Parsnip – a perfect veg for the first time fermenters.

I have not been a big fan of parsnips, I must confess. It is bland and dry when eaten raw and bland and spongy when cooked. A poor cousin of the parsley root, I thought.parsnips

However, I completely changed my opinion when received a bunch of parsnips from my friend’s garden recently.  I didn’t know it could be so succulent and aromatic! 

So, I decided it is a good moment to start moving out of my Eastern European comfort zone and ferment something completely new.

I shredded two parsnips into long ribbons using a vegetable peeler and did the same with a large carrot. I placed grated ginger and hot chilli flakes to the bottom of four 250 ml jars.

Don’t ask me how much ginger and how much chilli I used exactly because this makes me sweat with anxiety. But ok, if you really need to know: 0.5-1 teaspoon of each for a jar. But can be any other quantity, really.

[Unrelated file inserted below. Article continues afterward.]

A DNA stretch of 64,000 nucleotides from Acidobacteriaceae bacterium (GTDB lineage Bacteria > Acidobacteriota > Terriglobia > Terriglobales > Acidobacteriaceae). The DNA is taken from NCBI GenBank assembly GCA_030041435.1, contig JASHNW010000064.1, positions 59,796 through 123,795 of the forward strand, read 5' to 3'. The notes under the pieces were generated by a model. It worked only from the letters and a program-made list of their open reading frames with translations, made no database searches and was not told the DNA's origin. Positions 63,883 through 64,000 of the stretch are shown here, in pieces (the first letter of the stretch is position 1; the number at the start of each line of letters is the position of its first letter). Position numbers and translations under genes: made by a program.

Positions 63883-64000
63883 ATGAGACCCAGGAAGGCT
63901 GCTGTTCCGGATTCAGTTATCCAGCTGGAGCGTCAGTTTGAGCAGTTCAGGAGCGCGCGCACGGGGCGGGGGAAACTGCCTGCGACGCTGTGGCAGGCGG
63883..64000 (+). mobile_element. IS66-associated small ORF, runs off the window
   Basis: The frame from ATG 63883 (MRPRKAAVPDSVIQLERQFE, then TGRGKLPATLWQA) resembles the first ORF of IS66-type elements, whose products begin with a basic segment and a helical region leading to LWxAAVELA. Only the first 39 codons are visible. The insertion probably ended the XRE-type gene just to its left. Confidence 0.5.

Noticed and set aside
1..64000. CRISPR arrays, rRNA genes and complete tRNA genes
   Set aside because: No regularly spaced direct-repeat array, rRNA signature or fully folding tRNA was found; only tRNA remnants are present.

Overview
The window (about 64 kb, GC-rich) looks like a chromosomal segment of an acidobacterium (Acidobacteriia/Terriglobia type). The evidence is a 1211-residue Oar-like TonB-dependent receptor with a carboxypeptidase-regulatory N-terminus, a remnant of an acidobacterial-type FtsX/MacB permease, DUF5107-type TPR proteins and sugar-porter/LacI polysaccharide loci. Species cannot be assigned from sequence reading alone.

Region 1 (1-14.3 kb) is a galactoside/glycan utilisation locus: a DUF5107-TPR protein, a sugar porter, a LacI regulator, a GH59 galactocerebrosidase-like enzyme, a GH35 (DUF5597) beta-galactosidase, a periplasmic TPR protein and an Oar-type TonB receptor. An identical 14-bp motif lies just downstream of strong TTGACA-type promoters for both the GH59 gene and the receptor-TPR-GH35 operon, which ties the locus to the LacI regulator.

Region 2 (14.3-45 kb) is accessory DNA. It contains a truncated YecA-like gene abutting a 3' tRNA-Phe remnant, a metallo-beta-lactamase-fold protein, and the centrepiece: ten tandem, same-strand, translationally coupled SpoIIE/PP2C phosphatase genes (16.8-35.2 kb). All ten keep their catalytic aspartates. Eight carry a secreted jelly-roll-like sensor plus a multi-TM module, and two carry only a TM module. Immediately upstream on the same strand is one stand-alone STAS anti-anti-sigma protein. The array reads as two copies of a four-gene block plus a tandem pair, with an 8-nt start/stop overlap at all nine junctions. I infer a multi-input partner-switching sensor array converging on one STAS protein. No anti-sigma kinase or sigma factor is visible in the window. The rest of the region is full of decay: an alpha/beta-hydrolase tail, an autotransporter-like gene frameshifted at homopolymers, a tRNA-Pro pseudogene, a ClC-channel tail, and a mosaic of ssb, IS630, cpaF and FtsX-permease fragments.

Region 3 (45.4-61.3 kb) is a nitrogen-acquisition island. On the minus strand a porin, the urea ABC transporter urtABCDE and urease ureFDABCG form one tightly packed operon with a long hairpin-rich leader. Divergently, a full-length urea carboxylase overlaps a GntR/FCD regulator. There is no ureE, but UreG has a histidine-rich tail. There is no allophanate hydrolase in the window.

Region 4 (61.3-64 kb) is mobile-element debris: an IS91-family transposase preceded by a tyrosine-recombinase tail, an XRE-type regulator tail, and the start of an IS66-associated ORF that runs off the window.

Then I put parsnip and carrot ribbons to the jars and filled them up with brine. A half tablespoon of salt per pint of water, more or less (better less than more, though). The brine should be very warm, almost hot because the high temperature accelerates the fermentation.

I put the lids on and kept them closed for two weeks. I don’t release gases during the fermentation; I don’t think it is necessary. fermented parsnip with carrots

After that time, I opened one of the jars and to my surprise there was no strong smell, which normally is released at such an occasion. This is why I think it is a good idea to start fermentation adventure with parsnips…

The taste of both parsnips and carrot was sweet and delicate, but not bland at all. I added it to a salad

Fermented parsnip salad.

and a sandwich.Sandwich with fermented parsnip



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